The People’s Liberation Army (PLA) has a long history in basketball. Its predecessor – the Red Army – boasted a “combat basketball team” that split its time between military duties and playing friendly games to soften the army’s image. Later the PLA’s Bayi Rockets became the local equivalent of the LA Lakers, winning eight national championships and forming the backbone of the Chinese national team.
However, when the Chinese Basketball Association (CBA) started its new season last week there was a shock for fans after the Rockets failed to show up for their opening game against the Beijing Ducks.
The CBA declared the Ducks the winner by forfeit, before announcing a day later that the Rockets had withdrawn their teams from both the men’s and women’s professional leagues.
The PLA’s influence in Chinese sport has been receding for a while, in line with a trend where more traditional state-funded backers have ceded ground to those with more commercial interests (see WiC336).
Put simply, there is more money in Chinese sport today. Take Lin Dan, the two-time Olympic badminton champion, who also came from the PLA’s ranks. Lin ‘demobilised’ himself in 2015 so that he had more freedom to take on endorsement deals.
Chris Xie, a sports journalist, told Sixth Tone that Bayi player salaries initially matched those of other teams when the CBA was created in 1995. But today soldiers’ pay is more modest compared to other professions and Bayi can’t compete with the money on offer from the leading teams in Guangzhou, Beijing and Shanghai.
“The standard salary for most Chinese players might be between Rmb1 million and Rmb2 million ($150,000 or $300,000) per year,” Xie told the news site. “But with Bayi, the players might only get Rmb100,000 or Rmb200,000.”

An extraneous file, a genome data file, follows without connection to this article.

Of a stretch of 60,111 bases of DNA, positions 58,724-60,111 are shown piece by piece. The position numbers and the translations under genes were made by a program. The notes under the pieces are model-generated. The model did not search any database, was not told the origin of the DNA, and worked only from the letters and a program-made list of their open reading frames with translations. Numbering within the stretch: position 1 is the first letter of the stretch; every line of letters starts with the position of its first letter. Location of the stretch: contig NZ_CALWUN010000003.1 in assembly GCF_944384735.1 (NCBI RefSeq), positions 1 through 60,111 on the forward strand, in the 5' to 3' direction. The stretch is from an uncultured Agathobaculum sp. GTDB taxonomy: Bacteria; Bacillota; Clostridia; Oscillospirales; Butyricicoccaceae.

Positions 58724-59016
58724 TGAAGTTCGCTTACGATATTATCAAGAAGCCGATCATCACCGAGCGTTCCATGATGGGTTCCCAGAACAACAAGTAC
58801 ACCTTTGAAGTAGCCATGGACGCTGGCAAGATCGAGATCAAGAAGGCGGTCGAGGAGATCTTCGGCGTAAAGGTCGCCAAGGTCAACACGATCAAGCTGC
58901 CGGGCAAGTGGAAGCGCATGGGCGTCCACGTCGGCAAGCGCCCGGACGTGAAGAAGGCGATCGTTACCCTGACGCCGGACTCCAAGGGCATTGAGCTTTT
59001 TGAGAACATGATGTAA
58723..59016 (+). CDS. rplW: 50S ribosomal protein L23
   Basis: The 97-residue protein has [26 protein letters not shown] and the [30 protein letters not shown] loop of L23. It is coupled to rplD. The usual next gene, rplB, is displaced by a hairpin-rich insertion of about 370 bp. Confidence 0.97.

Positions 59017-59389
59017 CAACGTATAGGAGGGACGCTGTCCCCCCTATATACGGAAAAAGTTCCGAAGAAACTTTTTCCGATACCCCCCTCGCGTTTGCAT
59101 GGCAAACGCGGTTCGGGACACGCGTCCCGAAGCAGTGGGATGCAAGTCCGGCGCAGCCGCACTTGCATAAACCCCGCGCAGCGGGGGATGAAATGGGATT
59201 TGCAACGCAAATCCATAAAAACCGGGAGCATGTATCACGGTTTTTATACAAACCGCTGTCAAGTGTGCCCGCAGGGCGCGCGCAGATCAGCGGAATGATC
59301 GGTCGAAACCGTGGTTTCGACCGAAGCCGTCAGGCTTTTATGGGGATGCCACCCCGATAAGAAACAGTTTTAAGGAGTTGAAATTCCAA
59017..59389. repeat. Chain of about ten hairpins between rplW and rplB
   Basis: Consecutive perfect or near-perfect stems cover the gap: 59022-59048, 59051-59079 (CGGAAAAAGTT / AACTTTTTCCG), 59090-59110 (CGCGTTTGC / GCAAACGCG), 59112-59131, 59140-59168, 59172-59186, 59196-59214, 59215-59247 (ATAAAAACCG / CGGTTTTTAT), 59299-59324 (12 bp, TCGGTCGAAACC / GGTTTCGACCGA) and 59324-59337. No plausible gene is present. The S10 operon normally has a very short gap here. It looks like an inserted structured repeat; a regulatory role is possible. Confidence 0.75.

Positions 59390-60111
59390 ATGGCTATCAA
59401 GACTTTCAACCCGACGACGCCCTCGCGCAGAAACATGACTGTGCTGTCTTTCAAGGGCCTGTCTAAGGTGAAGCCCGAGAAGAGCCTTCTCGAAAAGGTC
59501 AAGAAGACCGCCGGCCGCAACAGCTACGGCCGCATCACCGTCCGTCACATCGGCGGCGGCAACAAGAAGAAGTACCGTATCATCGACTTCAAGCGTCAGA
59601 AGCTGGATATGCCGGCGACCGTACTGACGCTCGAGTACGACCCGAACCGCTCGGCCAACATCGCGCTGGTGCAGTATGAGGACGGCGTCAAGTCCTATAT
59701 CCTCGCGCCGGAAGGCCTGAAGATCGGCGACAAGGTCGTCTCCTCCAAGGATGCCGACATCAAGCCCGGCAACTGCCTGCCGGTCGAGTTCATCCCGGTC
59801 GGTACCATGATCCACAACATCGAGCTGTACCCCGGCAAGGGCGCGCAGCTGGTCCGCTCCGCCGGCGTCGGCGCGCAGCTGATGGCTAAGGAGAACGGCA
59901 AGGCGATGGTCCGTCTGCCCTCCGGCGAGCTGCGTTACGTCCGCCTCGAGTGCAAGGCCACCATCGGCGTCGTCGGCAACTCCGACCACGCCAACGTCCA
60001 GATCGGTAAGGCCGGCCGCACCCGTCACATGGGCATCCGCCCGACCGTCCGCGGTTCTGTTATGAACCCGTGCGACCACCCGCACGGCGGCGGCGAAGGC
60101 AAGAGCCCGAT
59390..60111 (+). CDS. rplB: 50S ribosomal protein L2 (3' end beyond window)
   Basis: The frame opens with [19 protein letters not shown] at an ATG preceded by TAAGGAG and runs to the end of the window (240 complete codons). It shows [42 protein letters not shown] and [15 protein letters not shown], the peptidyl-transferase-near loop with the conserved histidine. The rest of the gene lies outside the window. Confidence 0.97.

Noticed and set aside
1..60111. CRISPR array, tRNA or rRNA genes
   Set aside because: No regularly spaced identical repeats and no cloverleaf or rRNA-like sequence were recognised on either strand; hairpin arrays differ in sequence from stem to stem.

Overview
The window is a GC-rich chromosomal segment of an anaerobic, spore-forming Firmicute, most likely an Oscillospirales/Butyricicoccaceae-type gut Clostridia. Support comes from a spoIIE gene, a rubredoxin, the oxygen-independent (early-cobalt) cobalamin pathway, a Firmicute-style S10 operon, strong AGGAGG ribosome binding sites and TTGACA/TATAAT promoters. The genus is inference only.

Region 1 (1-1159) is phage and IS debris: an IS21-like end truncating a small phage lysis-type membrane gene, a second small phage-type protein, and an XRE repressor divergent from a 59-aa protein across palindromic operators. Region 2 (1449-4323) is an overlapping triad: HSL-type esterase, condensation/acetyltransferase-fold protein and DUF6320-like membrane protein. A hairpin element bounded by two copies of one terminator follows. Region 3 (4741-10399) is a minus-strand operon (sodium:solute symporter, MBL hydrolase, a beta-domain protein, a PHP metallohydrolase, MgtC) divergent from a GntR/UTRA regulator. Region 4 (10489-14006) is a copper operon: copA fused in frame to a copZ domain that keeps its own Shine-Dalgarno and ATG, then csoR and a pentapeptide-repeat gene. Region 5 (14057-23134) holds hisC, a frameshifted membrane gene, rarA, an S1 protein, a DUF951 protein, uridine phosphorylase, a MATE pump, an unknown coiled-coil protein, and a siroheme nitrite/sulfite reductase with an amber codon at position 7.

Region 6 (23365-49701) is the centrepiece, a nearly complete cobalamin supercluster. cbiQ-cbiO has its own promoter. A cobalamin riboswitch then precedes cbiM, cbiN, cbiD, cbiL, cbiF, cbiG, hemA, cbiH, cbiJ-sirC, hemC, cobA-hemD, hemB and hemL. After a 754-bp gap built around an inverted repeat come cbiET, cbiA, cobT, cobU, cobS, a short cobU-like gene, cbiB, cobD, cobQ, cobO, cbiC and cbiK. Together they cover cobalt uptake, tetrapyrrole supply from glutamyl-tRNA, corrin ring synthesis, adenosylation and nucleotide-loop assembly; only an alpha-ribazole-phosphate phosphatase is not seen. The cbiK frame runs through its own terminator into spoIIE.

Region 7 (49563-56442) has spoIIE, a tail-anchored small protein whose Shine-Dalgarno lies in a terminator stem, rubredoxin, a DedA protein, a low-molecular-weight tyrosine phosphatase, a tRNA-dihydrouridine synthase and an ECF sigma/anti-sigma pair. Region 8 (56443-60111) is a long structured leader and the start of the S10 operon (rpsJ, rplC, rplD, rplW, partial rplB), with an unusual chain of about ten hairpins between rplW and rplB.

The Rockets’ PLA affiliation also meant that it was unable to recruit foreign players, putting it at a disadvantage to its more commercialised rivals. In August last year former NBA player Lance Stephenson became the highest-paid basketballer in CBA history after signing a $4 million single-year contract with the Liaoning Flying Leopards. Bayi had no chance of competing anywhere close to that level of pay, and struggled to even recruit local talent. In the prior season, the Rockets came last with a dismal 6-40 losing record.
The military is in retreat in other sports as well. The PLA Daily – the armed forces main newspaper – reported this week that the military will be disbanding 29 of its teams.
Caixin Weekly has reported that onlookers generally support the move because a lot of the Bayi teams weren’t made up of “real soldiers” but sporting recruits selected from all over the country.
“Very good — the fewer soldiers like volleyball majors and basketball colonels, the better. People who have gained the rank of major general through dance and singing should also be cleaned up quickly,” one of the more popular comments to the Caixin article responded.
The decision comes amid a continuing restructuring of the PLA demanded by Chinese leader Xi Jinping. This started with a pledge in 2015 to cut the number of military personnel by 300,000 (from two million active troops) and boost the army’s combat readiness. Along the same lines, the PLA Daily claimed that the latest sports reform would “improve the PLA’s professionalism and combat skills”.
Still, almost everyone involved in Chinese basketball is asking why the PLA didn’t give more notice of its decision in the off-season, allowing the male and female leagues more time to come up with replacements.
After all, disbanding the longstanding franchise (Bayi denotes ‘August 1st’, aka the day on which the PLA was founded in 1927) cannot have been a decision that was taken hastily. Meanwhile the basketball leagues are trying to figure out how to replace Bayi at such short notice. The CBA features 20 teams, although commentators say Bayi’s dropping out will have a more material impact on the women’s league (the WCBA) where the team was still a major contender – unlike in the men’s game.
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